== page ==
“Just get a Nest!” My journey into the world of connected thermostats


Credit: Nest

After unpacking and trying out a package of sensors and a hub that promised to let me really experience the promise of the connected home and the internet of things I realized I was missing a really important element — a connected thermostat. As I wrote in a previous post, when it comes to recouping your investment in a connected home platform, a thermostat might well deliver the most bang for your buck.

You can use it to program your thermostat to respond not only to the time of day (like any programmable thermostat) but it might also lower the temperature when sensors tell it you have left the house. Or if no one is in an area that’s on a separate thermostat, it could turn off or adjust the temperature. Eventually that connected thermostat might even talk to your utility or your other appliances and communicate how much juice you’re using.

Ecobee smart thermostat

Ecobee smart thermostat

But today, with the platforms available for connected homes, buying a thermostat that can talk to an existing platform might be harder than you think. When I mentioned wanting a connected thermostat, the most common response I received from friends and salespeople was, “Just get a Nest.”

The Nest thermostat has probably done more than any device to cement the idea that the internet of things is real, but as connected devices go, the Nest is smart (as it learns what temperature you like and sets it automatically as opposed to you programming it), but it’s not open. While it uses ZigBee, it doesn’t support platforms such as the SmartThings one I’m playing with right now and so far no one knows if Nest wants to play nicely with other platforms.

To me, that openness is more important than a beautiful thermostat (it is pretty) that is arguably one of the smartest on the market. Luckily, there are a slew of Z-wave and ZigBee thermostats that are more open, such as this Honeywell one that works with the SmartThings platform already, or several Wi-Fi enabled ones such as the Ecobee or this one or this one. Also, since I work all day from home, I tend to keep a fairly stable temperature all day long no matter if it’s a weekday or not.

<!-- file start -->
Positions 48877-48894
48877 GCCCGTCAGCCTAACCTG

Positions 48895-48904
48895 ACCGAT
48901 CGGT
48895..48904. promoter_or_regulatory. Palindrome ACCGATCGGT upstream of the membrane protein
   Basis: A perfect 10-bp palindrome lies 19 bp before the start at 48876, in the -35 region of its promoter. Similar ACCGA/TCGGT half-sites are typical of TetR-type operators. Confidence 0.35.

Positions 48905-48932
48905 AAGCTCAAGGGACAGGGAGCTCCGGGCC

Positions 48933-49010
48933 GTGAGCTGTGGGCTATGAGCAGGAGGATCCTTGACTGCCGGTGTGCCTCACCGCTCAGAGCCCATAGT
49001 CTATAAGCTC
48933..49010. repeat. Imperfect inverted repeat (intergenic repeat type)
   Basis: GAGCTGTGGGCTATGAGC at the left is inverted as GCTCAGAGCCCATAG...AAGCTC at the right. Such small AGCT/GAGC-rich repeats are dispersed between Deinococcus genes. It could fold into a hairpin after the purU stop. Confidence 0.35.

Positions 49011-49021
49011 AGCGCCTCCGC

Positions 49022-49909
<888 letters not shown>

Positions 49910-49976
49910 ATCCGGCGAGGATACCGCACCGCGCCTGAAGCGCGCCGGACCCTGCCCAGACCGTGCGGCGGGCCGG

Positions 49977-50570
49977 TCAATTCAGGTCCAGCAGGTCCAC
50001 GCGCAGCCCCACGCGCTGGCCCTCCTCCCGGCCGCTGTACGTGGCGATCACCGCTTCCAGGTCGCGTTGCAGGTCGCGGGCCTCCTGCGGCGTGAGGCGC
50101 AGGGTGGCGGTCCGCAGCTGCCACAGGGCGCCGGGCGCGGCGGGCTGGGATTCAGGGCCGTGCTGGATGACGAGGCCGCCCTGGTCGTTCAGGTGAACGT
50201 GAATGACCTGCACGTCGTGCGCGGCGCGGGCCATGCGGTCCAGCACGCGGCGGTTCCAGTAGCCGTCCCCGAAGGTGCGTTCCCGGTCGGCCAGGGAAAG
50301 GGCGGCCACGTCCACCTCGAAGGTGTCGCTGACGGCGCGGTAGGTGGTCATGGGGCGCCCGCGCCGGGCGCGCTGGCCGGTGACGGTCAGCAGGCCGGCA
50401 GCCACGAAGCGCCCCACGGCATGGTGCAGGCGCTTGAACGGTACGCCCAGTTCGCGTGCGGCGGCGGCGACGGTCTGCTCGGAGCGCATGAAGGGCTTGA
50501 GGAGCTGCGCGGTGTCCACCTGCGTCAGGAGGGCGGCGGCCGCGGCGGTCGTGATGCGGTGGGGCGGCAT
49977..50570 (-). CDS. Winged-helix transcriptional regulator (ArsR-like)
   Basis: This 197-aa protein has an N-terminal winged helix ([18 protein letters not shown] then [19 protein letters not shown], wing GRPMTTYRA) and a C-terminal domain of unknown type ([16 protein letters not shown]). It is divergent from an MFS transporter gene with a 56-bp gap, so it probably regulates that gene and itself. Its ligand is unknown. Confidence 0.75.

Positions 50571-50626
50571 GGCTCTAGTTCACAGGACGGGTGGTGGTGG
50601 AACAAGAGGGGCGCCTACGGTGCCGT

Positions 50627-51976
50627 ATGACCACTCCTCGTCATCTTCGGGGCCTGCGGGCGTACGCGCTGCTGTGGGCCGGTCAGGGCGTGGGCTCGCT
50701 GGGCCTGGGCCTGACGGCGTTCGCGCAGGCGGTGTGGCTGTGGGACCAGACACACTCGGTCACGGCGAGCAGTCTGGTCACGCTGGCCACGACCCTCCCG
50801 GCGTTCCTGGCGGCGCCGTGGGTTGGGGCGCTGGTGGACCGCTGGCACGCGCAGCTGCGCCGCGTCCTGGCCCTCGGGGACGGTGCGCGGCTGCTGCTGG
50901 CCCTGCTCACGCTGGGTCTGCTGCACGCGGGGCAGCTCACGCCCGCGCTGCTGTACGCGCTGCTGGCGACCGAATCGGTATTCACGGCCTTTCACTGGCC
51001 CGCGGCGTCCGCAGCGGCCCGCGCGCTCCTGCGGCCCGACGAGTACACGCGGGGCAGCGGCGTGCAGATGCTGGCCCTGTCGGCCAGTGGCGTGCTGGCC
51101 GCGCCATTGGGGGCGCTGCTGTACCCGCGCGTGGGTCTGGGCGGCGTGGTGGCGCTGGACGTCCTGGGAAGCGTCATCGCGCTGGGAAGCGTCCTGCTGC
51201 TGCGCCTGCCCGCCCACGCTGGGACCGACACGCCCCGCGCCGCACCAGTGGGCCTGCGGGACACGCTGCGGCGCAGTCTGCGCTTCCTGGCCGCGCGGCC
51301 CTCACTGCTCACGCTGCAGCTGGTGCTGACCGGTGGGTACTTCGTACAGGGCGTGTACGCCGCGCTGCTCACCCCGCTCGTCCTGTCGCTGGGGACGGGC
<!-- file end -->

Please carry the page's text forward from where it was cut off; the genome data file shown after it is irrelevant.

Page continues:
The downside of Wi-Fi thermostats is they can suck battery life and it’s recommended that you attach it to the electrical wire in your wall (if you have one behind your thermostat). You can call an electrician to do this (it is a job that costs about $25 where I live) or buy the thermostat through a professional installer. Handy people can probably install it themselves.

Since my local utility also offers a rebate for certain thermostats if I then participate in a power saving program, I decided to narrow my choices to the Nest, Ecobee and the Homewerks thermostat that enabled me to apply for the rebate. None of them worked with the SmartThings platform out of the box, but SmartThings and Ecobee recently said they were working together. So I expect support relatively soon, even if I’m no longer trying out the SmartThings stuff.

That’s why I chose to purchase an Ecobee Smart Si thermostat for $203 from Amazon and will actually get my dad to teach me how to install it if needed. Ecobee offers a more expensive one that works with a line of sensors and smart outlets, but my hope is that Ecobee’s open stance with SmartThings means that it will open up support for other platforms and devices as well.


But in my search for a connected thermostat, I was awed by the number of tradeoffs I had to make. Did I want a learning thermostat a la Nest (Ecobee has a learning software option in beta right now), something that worked with a specific radio protocol, something that runs on batteries as opposed to needing outside help to install it, or something that seemed more open?

Throw in energy rebates or a person who cares about aesthetics and this process is daunting, especially since it’s a rare individual that probably thinks about their thermostat’s capabilities. And I wasn’t even concerned about how many programs it could store or the more thermostat-like functions of the device.